At times, the spacecraft will skirt the very inner edge of the rings; at other times, it will skim the outer edges of the atmosphere. While the mission team is confident the risks are well understood, there could still be surprises. It's the kind of bold adventure that could only be undertaken at the end of the mission.

What will Cassini examine, and hopefully find, during this very risky part of her nearly 20-year mission to Saturn?

The spacecraft will make detailed maps of Saturn's gravity and magnetic fields, revealing how the planet is arranged internally, and possibly helping to solve the irksome mystery of just how fast Saturn is rotating.

The final dives will vastly improve our knowledge of how much material is in the rings, bringing us closer to understanding their origins.

Cassini's particle detectors will sample icy ring particles being funneled into the atmosphere by Saturn's magnetic field.

Its cameras will take amazing, ultra-close images of Saturn's rings and clouds.

If all goes according to plan, will Cassini send data to Earth even during its final plunge?

Cassini’s final images will have been sent to Earth several hours before its final plunge, but even as the spacecraft makes its fateful dive into the planet's atmosphere, it will be sending home new data in real time. Key measurements will come from its mass spectrometer, which will sample Saturn's atmosphere, telling us about its composition until contact is lost.

While it's always sad when a mission comes to an end, Cassini's finale plunge is a truly spectacular end for one of the most scientifically rich voyages yet undertaken in our solar system. From its launch in 1997 to the unique Grand Finale science of 2017, the Cassini-Huygens mission has racked up a remarkable list of achievements.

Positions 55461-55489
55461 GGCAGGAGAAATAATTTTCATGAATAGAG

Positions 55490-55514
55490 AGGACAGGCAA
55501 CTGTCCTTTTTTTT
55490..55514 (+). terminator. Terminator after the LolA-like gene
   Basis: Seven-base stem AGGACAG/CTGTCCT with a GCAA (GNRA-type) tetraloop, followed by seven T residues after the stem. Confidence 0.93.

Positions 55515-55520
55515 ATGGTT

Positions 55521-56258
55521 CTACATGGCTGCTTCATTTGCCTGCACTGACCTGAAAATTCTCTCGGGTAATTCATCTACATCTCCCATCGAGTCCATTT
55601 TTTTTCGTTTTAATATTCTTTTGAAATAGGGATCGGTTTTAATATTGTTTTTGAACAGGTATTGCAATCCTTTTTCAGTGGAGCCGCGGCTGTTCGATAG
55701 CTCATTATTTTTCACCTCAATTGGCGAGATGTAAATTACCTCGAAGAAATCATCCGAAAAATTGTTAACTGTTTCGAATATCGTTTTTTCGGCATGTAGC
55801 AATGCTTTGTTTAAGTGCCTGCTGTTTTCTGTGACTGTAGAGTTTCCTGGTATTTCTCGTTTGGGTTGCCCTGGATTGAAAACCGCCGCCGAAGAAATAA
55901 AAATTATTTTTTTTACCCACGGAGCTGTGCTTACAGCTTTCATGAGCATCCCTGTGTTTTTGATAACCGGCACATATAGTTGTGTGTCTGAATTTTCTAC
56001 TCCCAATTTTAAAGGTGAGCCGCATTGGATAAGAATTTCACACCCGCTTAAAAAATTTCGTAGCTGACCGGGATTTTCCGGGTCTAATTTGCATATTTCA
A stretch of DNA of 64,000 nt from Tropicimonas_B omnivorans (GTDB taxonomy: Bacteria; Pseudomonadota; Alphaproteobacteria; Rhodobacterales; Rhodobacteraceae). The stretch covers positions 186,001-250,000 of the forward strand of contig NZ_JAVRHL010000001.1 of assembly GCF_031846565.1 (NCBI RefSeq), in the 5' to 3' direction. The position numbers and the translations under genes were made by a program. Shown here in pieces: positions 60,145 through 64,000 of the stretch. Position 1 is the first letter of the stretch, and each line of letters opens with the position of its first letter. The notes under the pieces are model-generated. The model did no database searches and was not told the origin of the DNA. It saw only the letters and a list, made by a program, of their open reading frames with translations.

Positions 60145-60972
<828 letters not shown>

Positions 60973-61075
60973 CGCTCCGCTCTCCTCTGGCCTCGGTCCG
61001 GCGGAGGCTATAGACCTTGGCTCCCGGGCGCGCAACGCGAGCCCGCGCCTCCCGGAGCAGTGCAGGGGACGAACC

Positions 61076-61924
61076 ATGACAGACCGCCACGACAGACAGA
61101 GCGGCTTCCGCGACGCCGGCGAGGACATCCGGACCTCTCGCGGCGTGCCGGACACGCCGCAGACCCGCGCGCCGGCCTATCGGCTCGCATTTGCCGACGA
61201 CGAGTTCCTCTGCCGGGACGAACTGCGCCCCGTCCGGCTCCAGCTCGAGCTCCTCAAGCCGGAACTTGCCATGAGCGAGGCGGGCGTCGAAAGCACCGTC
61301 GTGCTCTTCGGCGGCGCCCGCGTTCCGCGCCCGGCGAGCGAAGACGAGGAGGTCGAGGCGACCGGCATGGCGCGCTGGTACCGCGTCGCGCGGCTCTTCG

If the data transmitted from Cassini to Earth has been so significant, why is NASA ending the mission in 2017?

By 2017, Cassini will have spent 13 years in orbit around Saturn, following a seven-year journey from Earth. The spacecraft is running low on the rocket fuel used for adjusting its course. If left unchecked, this situation would eventually prevent mission operators from controlling the course of the spacecraft.

Two moons of Saturn, Enceladus and Titan, have captured news headlines over the past decade as Cassini data revealed their potential to contain habitable – or at least "prebiotic” – environments.

In order to avoid the unlikely possibility of Cassini someday colliding with one of these moons, NASA has chosen to safely dispose of the spacecraft in the atmosphere of Saturn. This will ensure that Cassini cannot contaminate any future studies of habitability and potential life on those moons.

We can expect to see many stunning images from Cassini during the spacecraft’s diving Grand Finale. From the first dive—on April 26, 2017—to the last, you can track its progress and milestones by checking-in with NASA

The image, at the top of this page, depicts Cassini-Huygens before its launch. Click on it for a much-better view.

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Author: Carole D. Bos, J.D. 5124stories and lessons created

Original Release: Oct 07, 2013

Updated Last Revision: Nov 21, 2017


Media Credits

Image, described above, online courtesy NASA / JPL.